The time is now: How to stop procrastinating

Don’t be a deadline junkie, learn how to stop putting things off and get more done


I am such an effective covert procrastinator it can take me a while to figure out I’m even doing it. I suddenly notice I’m reading a third article about productive working techniques after googling “procrastination” when I should have spent the past 30 minutes doing the actual work.

Frequently I busy myself with other jobs (cleaning the cupboards, writing long and painstakingly crafted e-mails to friends, walking the dog) to avoid the Big Deadline. The is Productive Procrastination and it’s way better than the Procrastination Doom Loop, when I’m so paralysed by a fear of failure that I have to take to the sofa, sometimes for days, armed only with bowls of Coco Pops and many episodes of Say Yes To The Dress.

How and why do people procrastinate? Is creative procrastination the same process that prevents us from making changes in our health, well-being and fitness? Can strategies to prevent personal procrastination be applied in the workplace?

Does our procrastination have something to tell us about what we really want from our lives?

I was eager to find out. And not just because I was putting off working on another deadline.

Health and well-being procrastination

Anne Marie Downey is a pharmacist, DJ and life coach at Kickstart, see 
“The reasons you procrastinate are as unique as you are; getting to know yourself and your own patterns is what it’s about. Are you setting unrealistic expectations on yourself? If you find the thought of making changes overwhelming, they probably are.

“Externally, we are surrounded by conflict in health and wellbeing. Walk into any newsagent and on one shelf there are the glossies telling you how to get the ultimate beach body.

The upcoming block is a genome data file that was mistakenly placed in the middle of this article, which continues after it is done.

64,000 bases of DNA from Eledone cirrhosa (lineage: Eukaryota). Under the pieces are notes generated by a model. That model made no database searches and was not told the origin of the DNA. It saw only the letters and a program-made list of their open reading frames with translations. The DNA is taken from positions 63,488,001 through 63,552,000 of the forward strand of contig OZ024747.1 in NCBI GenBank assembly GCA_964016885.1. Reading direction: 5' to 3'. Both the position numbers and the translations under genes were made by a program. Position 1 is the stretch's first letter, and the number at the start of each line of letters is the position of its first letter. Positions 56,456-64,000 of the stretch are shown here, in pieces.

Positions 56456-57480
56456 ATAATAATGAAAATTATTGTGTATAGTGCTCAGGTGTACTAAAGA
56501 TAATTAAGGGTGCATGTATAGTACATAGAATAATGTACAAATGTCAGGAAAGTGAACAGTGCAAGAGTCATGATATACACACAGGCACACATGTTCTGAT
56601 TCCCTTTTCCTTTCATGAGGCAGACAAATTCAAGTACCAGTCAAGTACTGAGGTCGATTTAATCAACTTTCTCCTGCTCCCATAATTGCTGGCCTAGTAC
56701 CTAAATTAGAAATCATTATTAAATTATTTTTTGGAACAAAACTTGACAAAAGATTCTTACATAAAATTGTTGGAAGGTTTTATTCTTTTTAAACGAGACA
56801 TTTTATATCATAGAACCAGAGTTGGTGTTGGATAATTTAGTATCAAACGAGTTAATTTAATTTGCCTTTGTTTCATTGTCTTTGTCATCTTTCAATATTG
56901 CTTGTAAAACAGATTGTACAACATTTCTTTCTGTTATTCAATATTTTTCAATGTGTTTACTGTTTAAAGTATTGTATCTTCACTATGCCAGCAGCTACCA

“Sitting slap bang next to the mags are high-fat, high-sugar foods. Talk about a paradox. Internally, we can have the exact same thing going on; the push and pull, the wanting to and the not wanting to.

“When I notice procrastination in myself I don’t criticise, I prioritise. I recognise I have limited time and resources so I ask myself what right now is most important to me? I take it as an opportunity to turn my awareness towards it, whatever it is, and to see what’s really going on. If I find myself getting really stuck, I reach out. Life is here to be lived, flawed reality and all.”

The psychology of procrastination

Dr Loren Duffy is a chartered psychologist, see
“Procrastination is the art of stealing from our future self. Present Me prefers acting on immediate needs and desires to those of Future Me. Events in the future have very low motivational power.

“Awareness and forethought helps us take greater control in our lives. With very little practice, confidence grows and procrastination wanes.

“Procrastination sets up vicious feedback loops that undermine people’s ability to achieve their goals. This further causes us to procrastinate around future goals. Whereas confidence builds a virtuous cycle where each goal achieved begins to amplify the initial confidence. Over time we either cultivate confidence or further procrastination through action or inaction.

“The worst thing we can do is to browbeat oneself for procrastinating. Shaming and regret will not provide any positive or sustaining benefit.

“Forget the past, and reconsider the future. Now is the best time to make the change: how Present Me performs is the best predictor of Future Me.

“We deceive ourselves by thinking that we will act when we are more motivated. That motivation is the problem. The truth is, motivation comes after the fact. We feel like the walk was a good idea when we arrive home after the walk.

“Sculpted by a history of bad habits, the human brain will facilitate our lazy ways. By learning to trick our brains through clever use of our minds, and taking simple actions, procrastination gives way to confidence.

Creative procrastination

James Vincent McMorrow is a singer and songwriter, see